Polls since 2001 have consistently showed that the vast majority of the American public wants to see evolution taught, but taught with full disclosure.
Posted by Robert Crowther on September 11, 2008 10:00 AM | Permalink
By Christopher Wanjek, LiveScience's Bad Medicine Columnist
posted: 11 September 2008 12:04 pm ET
Christopher Wanjek is the author of the books "Bad Medicine" and "Food At Work." His Bad Medicine column appears each Tuesday on LiveScience.
A team from Boston University found that more than 20 percent of nearly 200 samples of various ayurvedic cures contained dangerous amounts of lead, arsenic and mercury. Sometimes the presence of metals was a result of sloppy manufacturing; other times the metals were added deliberately as part of the cure.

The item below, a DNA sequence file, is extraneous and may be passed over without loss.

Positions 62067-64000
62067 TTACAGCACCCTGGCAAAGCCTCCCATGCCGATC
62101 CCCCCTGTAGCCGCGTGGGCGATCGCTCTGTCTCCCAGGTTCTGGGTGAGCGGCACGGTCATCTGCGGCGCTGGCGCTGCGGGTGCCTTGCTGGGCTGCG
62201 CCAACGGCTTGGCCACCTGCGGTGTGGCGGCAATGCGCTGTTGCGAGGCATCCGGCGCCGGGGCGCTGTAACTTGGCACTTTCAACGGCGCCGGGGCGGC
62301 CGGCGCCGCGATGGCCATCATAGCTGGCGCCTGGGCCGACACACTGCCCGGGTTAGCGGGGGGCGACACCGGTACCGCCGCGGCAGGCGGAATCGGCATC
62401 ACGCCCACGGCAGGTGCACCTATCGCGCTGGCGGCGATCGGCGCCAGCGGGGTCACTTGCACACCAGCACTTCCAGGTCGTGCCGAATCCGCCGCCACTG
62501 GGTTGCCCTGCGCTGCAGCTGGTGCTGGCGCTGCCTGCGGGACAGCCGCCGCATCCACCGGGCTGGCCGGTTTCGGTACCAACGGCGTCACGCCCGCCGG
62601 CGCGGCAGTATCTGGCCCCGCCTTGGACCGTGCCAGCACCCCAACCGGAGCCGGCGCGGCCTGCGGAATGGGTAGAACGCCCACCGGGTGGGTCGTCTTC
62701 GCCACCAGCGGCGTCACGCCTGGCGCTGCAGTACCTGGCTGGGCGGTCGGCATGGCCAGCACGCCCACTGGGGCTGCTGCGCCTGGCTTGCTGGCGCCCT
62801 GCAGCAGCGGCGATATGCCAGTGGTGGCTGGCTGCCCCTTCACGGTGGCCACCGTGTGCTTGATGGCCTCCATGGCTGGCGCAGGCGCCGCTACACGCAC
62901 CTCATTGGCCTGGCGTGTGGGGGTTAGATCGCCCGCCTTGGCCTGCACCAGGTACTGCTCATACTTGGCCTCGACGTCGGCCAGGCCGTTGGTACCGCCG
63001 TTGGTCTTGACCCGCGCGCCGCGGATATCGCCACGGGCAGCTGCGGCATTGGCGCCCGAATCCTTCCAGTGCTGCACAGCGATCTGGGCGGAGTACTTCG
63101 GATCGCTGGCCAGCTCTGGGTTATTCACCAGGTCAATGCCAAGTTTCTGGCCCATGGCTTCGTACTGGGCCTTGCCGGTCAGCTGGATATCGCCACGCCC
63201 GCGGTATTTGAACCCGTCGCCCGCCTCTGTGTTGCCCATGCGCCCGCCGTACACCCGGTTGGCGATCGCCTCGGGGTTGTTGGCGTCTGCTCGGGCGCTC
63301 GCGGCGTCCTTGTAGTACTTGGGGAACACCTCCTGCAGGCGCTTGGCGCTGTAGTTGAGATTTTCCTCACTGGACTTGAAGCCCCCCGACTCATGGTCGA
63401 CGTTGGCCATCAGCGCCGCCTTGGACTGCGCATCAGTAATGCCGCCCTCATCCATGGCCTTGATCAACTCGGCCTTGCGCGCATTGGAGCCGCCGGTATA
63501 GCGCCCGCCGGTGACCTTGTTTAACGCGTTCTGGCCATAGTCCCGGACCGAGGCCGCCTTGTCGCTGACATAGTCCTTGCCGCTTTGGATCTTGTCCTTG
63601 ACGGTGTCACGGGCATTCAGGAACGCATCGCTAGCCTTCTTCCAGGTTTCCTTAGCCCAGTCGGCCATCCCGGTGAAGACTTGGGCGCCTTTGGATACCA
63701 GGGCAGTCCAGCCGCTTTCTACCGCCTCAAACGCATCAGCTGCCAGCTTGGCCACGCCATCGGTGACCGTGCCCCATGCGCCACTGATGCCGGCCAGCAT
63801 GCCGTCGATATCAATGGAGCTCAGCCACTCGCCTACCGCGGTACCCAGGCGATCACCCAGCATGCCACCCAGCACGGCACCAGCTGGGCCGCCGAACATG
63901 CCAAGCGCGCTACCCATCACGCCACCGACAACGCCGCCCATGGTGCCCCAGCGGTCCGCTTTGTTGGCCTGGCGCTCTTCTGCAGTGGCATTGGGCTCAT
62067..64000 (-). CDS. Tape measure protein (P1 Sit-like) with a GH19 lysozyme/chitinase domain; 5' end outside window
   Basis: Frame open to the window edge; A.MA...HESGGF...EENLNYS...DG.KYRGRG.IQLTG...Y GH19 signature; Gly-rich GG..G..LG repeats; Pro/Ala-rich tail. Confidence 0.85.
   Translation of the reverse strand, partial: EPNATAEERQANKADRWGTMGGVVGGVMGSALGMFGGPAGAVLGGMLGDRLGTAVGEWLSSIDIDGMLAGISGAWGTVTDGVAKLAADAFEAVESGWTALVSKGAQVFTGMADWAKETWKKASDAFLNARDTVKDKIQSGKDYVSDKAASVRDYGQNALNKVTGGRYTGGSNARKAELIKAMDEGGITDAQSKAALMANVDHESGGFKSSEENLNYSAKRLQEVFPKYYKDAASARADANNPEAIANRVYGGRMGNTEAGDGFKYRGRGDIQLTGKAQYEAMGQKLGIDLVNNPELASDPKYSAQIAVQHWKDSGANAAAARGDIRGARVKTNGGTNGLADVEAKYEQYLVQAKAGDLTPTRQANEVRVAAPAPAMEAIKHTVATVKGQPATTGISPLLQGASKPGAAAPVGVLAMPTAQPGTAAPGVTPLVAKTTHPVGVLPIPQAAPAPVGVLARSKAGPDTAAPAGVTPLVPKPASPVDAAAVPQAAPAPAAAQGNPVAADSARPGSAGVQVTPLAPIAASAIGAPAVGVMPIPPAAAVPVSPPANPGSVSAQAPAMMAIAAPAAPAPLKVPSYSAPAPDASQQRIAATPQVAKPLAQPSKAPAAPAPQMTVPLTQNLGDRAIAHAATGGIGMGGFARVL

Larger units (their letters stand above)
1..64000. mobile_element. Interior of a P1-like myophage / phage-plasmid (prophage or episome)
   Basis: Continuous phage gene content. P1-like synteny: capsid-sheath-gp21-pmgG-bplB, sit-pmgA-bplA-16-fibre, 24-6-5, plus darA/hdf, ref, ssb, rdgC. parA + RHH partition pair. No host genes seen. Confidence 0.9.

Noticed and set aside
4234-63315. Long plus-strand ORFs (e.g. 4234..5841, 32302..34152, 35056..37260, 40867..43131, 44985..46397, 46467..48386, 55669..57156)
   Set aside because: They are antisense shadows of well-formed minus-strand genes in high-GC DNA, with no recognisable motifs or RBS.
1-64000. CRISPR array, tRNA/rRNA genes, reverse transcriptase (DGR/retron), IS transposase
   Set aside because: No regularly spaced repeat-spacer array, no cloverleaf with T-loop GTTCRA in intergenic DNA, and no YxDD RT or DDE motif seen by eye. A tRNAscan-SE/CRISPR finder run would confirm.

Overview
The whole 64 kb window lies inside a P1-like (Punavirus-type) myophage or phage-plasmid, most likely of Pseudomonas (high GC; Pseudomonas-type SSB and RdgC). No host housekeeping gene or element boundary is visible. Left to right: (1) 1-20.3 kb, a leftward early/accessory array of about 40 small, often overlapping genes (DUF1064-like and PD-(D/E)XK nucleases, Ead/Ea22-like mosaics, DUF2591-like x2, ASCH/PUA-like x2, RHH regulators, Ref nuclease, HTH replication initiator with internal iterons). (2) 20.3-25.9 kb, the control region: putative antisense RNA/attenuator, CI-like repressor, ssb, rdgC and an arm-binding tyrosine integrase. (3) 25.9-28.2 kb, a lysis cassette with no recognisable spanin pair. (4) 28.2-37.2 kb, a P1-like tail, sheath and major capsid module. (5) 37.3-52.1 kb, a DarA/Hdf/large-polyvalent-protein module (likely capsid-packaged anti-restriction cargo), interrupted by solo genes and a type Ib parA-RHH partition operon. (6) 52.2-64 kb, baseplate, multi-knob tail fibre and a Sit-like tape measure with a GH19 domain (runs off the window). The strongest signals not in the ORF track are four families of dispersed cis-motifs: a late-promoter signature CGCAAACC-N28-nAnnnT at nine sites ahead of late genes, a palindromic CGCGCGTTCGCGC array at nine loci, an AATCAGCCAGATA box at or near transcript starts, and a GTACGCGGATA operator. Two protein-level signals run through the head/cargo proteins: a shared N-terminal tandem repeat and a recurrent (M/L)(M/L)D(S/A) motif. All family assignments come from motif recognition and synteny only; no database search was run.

The authors who are advocates of alternative medicine and include an ayurvedic practitioner as well as a lead poisoning expert from India said they hope their report can help separate wheat from chaff, that is, the useful elements from the ayurvedic tradition from the real whacky stuff.
Problems with ayurveda
India is proud of its ayurvedic tradition, which dates back over 7,000 years and likely predates Traditional Chinese Medicine. By 1000 BCE, when Europeans were still living in mud and beating each other with clubs, Indian doctors used the principles of ayurveda to drain fluids, sew wounds, remove kidney stones and even perform cosmetic surgery.
For the most part, the ayurvedic tradition which incorporates yoga, meditation and diet makes for a healthy lifestyle.